Senate OCS foes introduce bill to raise spill liability limit

Three US Senate Democrats opposed to expanded oil and gas activity on the US Outer Continental Shelf introduced a bill on May 3 that would raise the liability limit for a company deemed responsible for an offshore spill to $10 billion from $75 million.

Nick Snow
OGJ Washington Editor

WASHINGTON, DC, May 3 -- Three US Senate Democrats opposed to expanded oil and gas activity on the US Outer Continental Shelf introduced a bill on May 3 that would raise the liability limit for a company deemed responsible for an offshore spill to $10 billion from $75 million.

The measure is a response to the Apr. 20 Gulf of Mexico semisubmersible drilling rig accident and subsequent oil spill, according to its sponsor, Robert Menendez (NJ). Bill Nelson (Fla.) and Frank R. Lautenberg are cosponsors.

“We’re glad that the costs for the oil cleanup will be covered, but that’s little consolation to the small businesses, fisheries, and local governments that will be left to clean up the economic mess that somebody else caused,” Menendez said. “We can’t let the burden fall on the taxpayers—we should ensure that those who cause the damage are fully responsible. There is no such thing as a ‘Too Big to Spill’ oil well, which is why we need this economic protection in place.”

Menendez said the measure would also eliminate a $1 billion/incident incident cap on claims against the Oil Spill Liability Trust fund and give community responders access to the fund immediately instead of making them wait to be reimbursed. If damage claims exceed the amount in the fund (currently $1.6 billion, the senator said), claimants could collect from future revenues with interest under the bill. It also would eliminate a $500 million cap on natural resources damages.

Requests inquiry
Earlier in the day, Nelson asked Mary L. Kendell, the US Department of the Interior’s acting inspector general, to investigate US Minerals Management Service regulations covering offshore wells’ blowout preventers and control systems, and whether the oil and gas industry unduly influenced the rules’ formulation. Nelson said on Apr. 29 that he was preparing a bill that would suspend development of a new federal OCS 5-year program and any new OCS oil and gas activity until the accident and spill investigation is completed.

US Interior Secretary Ken Salazar announced on Apr. 30 that DOI will establish a new OCS safety oversight board, fully review offshore drilling safety and technology issues, and further tighten oversight of industry equipment testing.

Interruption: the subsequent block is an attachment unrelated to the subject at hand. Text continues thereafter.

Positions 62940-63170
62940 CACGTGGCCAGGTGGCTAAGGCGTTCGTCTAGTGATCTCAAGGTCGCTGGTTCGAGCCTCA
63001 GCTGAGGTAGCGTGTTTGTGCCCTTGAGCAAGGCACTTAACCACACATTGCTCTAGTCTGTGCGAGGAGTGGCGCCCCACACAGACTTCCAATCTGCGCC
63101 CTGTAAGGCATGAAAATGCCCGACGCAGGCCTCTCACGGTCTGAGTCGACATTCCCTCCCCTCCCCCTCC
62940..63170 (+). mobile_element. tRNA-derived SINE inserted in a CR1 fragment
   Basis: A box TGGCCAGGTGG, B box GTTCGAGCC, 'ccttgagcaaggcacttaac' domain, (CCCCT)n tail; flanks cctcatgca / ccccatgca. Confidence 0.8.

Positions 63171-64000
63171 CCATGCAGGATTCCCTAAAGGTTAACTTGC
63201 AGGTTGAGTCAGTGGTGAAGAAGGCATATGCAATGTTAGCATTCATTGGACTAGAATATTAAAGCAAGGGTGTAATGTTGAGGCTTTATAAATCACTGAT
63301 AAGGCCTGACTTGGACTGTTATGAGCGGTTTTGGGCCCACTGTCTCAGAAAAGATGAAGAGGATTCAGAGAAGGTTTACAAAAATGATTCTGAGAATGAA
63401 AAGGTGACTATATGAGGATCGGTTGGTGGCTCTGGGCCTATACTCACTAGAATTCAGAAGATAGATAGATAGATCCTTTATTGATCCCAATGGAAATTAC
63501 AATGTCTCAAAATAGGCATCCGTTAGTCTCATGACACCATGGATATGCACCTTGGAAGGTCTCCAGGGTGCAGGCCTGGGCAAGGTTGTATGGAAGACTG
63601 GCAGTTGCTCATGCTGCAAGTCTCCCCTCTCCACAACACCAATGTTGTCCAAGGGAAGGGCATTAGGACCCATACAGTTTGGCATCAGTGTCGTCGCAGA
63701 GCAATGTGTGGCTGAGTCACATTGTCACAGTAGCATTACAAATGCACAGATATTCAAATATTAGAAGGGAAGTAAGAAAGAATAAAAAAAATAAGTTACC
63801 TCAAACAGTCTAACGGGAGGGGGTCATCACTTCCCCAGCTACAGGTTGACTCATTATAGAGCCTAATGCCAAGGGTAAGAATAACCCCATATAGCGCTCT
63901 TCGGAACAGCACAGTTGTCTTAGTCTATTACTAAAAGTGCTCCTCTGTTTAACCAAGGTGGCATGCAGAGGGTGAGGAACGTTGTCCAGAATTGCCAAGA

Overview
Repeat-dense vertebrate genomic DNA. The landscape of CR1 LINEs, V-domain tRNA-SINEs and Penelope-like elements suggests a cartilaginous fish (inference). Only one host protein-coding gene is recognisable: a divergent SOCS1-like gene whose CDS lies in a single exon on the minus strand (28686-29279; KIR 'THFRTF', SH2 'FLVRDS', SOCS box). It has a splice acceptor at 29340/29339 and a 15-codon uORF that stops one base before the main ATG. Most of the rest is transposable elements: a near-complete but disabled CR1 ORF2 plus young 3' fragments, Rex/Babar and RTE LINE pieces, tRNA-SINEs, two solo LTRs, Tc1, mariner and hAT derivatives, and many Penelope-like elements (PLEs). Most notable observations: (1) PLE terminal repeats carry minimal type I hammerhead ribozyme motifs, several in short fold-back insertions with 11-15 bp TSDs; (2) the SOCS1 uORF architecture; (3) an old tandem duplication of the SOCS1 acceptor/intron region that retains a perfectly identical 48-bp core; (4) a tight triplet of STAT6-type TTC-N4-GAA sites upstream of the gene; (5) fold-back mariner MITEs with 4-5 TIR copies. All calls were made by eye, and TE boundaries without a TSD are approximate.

The board’s recommendations and findings of the US Coast Guard and US Minerals Management Service’s joint investigation of the accident and spill will help guide implementation of the 5-year OCS strategy which the Obama administration announced on Mar. 31, he said. But it will be some time before the accident and spill’s full impacts on federal OCS policies can be determined, Washington observers generally agreed.

Frank A. Verrastro, senior vice-president and director of the energy and national security program at the Center for Strategic and International Studies, suggested it is too early to speculate beyond a likely increase in regulatory scrutiny, calls for more redundant systems and testing, and enhanced spill containment plans.

‘Thoughtful, pragmatic’
“While some groups and politicians have used the accident to reinforce calls for reimposing a moratorium on further offshore drilling, the Obama administration has taken the thoughtful and pragmatic approach of delaying new leasing decisions pending a determination of what really caused the accident and a spill of this magnitude,” he said. “It should be commended for doing so in the face of political pressure.”

Michael D. Olson, a former deputy US Interior secretary for lands and minerals management who now is counsel at Bracewell & Giuliani’s Washington office, said it’s also important to consider what actually was in the Obama administration’s Mar. 31 OCS program announcement.

“The mainstream media interpreted it as a big expansion into new areas. That’s not exactly what the president did,” he told OGJ. “In reality, it was basically the identification of a certain number of areas which the administration would study and analyze for purposes of proceeding with development of a 5-year program.”

Olson said the accident and spill’s causes will affect federal OCS oil and gas policies. “But the bottom line is that the analyses the administration and president announced will take 2 years, and no drilling was going to take place before 2014,” he continued. “There were going to be a significant number of environmental analyses before the Deepwater Horizon incident.”

Contact Nick Snow at nicks@pennwell.com.

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